Sourdough Rye

I’m getting back into my post Holiday baking with this lovely boule of sourdough rye bread. The addition of caraway seeds is optional, but I highly recommend the addition of orange zest. It adds a slight fruitiness to the bread that nicely compliments the bitterness of the rye and the tang of the sourdough. For me, baking this bread is a three day process: 1) create leaven 2) mix and autolysis dough 3) rise and bake bread. You can do it in less time, but the three day routine works best for me – I find it less stressful, and on the first two days there’s very little work involved, it just takes a little pre-planning.

Ingredients:

  • 1 cup Leaven
    • Mix and leave overnight (Day 1):
      • 1/2 cup Flour
      • 1/2 cup Water
      • 1 tbsp Sourdough Starter
  • 1/4 cup Honey
  • 1 cup Water
  • 1 tbsp Caraway Seeds
  • zest from 1 Orange
  • 2-3 cups Rye Flour
  • 2-3 cups Flour
  • 1 tbsp Salt

Directions:

  1. Create autolysis (Day 2).
    1. Combine the leaven, honey, orange zest, caraway seeds, water, 2 cups rye flour, and 1 cup flour.
    2. Mix with dough hook, or stir vigorously, until the dough is stretchy and elastic. It should look fairly smooth.
    3. Place the dough in an air tight container with plenty of room for growth, leave the dough to autolysis overnight.
  2. Rise and Bake (Day 3).
    1. Knead in remaining flour, 1/2 cup at a time. This is a really wet dough so just add and knead in enough flour for the dough to retain as slight shape and bounce back.
      1. At this time you should also knead in the salt.
    2. Place the dough in a well floured rise basket or bowl.
    3. Cover, and rise dough until doubled. This can take 3-4 hours in a cold room.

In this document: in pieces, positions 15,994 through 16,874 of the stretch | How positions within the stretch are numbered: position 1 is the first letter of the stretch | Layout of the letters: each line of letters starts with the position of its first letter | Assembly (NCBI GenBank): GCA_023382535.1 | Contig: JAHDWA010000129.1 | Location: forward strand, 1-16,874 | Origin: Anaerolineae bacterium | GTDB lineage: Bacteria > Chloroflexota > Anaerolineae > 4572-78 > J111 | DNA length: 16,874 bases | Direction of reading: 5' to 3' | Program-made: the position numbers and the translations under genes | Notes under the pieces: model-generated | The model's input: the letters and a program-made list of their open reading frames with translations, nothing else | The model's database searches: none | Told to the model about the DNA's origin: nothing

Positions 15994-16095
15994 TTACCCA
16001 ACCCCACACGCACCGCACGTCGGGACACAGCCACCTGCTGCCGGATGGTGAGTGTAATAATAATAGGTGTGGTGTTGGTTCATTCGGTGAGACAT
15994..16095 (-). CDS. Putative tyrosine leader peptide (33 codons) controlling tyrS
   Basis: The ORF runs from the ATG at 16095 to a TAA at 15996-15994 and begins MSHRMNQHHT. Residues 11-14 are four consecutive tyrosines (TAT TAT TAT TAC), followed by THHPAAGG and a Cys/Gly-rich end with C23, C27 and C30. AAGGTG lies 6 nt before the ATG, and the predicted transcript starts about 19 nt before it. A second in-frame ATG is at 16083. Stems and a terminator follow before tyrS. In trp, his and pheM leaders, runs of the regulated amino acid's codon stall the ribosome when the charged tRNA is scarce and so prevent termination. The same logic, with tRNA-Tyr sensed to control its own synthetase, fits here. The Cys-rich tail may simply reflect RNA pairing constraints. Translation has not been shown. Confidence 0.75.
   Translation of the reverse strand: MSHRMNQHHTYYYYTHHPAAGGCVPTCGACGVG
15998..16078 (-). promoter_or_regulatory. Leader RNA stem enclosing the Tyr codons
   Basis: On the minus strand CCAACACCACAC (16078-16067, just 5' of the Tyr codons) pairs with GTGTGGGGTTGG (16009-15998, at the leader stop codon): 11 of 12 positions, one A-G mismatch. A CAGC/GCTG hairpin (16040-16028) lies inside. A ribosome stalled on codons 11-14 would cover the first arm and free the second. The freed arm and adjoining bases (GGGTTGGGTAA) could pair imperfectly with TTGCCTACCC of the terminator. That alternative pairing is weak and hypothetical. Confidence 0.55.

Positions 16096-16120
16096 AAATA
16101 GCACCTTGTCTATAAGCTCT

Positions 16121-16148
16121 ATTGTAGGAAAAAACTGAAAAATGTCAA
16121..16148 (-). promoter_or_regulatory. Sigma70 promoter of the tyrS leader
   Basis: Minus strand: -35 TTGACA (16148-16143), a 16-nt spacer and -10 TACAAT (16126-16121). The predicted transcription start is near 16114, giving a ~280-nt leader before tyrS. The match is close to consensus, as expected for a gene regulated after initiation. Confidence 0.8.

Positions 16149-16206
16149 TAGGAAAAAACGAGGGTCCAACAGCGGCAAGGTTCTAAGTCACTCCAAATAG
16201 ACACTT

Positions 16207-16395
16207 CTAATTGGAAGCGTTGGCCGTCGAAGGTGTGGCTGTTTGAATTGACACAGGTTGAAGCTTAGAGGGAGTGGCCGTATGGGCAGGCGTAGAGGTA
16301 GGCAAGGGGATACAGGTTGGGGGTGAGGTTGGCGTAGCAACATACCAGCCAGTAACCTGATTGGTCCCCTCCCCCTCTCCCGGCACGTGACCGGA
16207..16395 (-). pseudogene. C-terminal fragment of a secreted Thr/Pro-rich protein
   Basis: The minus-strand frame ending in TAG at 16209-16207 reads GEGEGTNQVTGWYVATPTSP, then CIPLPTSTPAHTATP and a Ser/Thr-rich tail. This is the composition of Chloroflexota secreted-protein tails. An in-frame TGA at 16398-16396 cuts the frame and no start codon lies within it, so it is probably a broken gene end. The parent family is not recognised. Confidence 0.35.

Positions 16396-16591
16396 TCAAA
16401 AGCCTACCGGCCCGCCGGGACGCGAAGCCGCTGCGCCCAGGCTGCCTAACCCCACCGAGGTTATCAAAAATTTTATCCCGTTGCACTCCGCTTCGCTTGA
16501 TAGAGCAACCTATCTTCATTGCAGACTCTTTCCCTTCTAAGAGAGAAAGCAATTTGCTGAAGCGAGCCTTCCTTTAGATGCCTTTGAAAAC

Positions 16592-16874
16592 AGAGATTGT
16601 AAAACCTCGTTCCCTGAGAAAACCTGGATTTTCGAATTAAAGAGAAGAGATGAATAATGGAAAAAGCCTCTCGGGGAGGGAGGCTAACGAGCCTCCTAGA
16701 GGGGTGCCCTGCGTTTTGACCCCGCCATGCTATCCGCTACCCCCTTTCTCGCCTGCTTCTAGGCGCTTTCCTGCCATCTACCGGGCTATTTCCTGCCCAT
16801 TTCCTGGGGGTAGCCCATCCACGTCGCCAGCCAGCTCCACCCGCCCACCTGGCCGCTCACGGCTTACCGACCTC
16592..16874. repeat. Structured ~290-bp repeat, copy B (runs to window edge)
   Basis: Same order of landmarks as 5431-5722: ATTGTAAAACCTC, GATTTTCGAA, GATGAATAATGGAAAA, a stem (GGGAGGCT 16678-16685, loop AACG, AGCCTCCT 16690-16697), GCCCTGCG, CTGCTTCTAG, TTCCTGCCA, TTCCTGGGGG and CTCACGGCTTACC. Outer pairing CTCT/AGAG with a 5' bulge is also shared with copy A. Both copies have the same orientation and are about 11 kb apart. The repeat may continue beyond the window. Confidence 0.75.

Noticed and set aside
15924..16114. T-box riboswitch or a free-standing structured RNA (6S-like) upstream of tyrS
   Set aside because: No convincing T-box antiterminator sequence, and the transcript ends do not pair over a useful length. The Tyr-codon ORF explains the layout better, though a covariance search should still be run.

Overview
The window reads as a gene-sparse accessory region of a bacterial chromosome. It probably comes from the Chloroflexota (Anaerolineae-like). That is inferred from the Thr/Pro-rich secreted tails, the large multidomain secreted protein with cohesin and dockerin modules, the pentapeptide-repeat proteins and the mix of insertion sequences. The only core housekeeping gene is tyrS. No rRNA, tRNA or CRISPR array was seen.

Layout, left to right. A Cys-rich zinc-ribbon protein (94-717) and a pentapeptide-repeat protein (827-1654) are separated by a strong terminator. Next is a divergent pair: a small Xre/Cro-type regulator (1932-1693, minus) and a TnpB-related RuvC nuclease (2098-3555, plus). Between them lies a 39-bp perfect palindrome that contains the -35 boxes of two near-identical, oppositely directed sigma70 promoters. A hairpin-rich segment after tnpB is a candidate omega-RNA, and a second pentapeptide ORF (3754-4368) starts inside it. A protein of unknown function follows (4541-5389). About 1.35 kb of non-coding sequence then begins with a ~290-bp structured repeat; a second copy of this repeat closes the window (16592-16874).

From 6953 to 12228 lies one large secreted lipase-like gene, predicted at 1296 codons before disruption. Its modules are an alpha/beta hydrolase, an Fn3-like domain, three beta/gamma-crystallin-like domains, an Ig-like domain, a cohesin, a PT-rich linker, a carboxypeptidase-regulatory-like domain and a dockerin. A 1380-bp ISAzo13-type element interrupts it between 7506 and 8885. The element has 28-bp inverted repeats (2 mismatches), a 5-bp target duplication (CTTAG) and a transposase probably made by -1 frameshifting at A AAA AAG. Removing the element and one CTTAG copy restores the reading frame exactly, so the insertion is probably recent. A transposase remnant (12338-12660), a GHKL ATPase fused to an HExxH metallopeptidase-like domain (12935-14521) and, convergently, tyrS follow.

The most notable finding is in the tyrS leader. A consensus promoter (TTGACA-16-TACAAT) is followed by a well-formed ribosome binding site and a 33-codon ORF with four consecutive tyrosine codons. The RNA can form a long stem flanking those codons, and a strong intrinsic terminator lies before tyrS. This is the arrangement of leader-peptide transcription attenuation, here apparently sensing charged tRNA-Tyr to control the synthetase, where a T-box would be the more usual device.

4. An hour before your dough has finished rising, place your bread stone (or an upside down cookie sheet) on the middle shelve of your oven and preheat your oven to 500 F (260 C).
    5. 10 minutes before baking, place a few shallow trays of water at the bottom of the oven.
    6. Slide your dough out of the proofing basket, score the top of your boule, and slide it into the oven.
      1. If you just shake the dough out of the proofing basket you run the risk of deflating it. I have found that if you have a rimless baking sheet and a piece of parchment paper, you can place the parchment paper over the top of the basket, followed by the baking sheet, and carefully flip the baking sheet and basket upside down carefully sliding the boule out onto the parchment lined baking sheet.
      2. Score the top.
      3. From here, you can use the baking sheet as a peel, to carefully slide the boule into the oven, leaving the parchment underneath.
      4. Work quickly when transferring the dough into the oven, since you don’t want to release the steam.
    7. Reduce the heat to 450 F (232 C).
    8. Bake for about 40 minutes, or until the internal temperature of the bread is 180 F (65 C).

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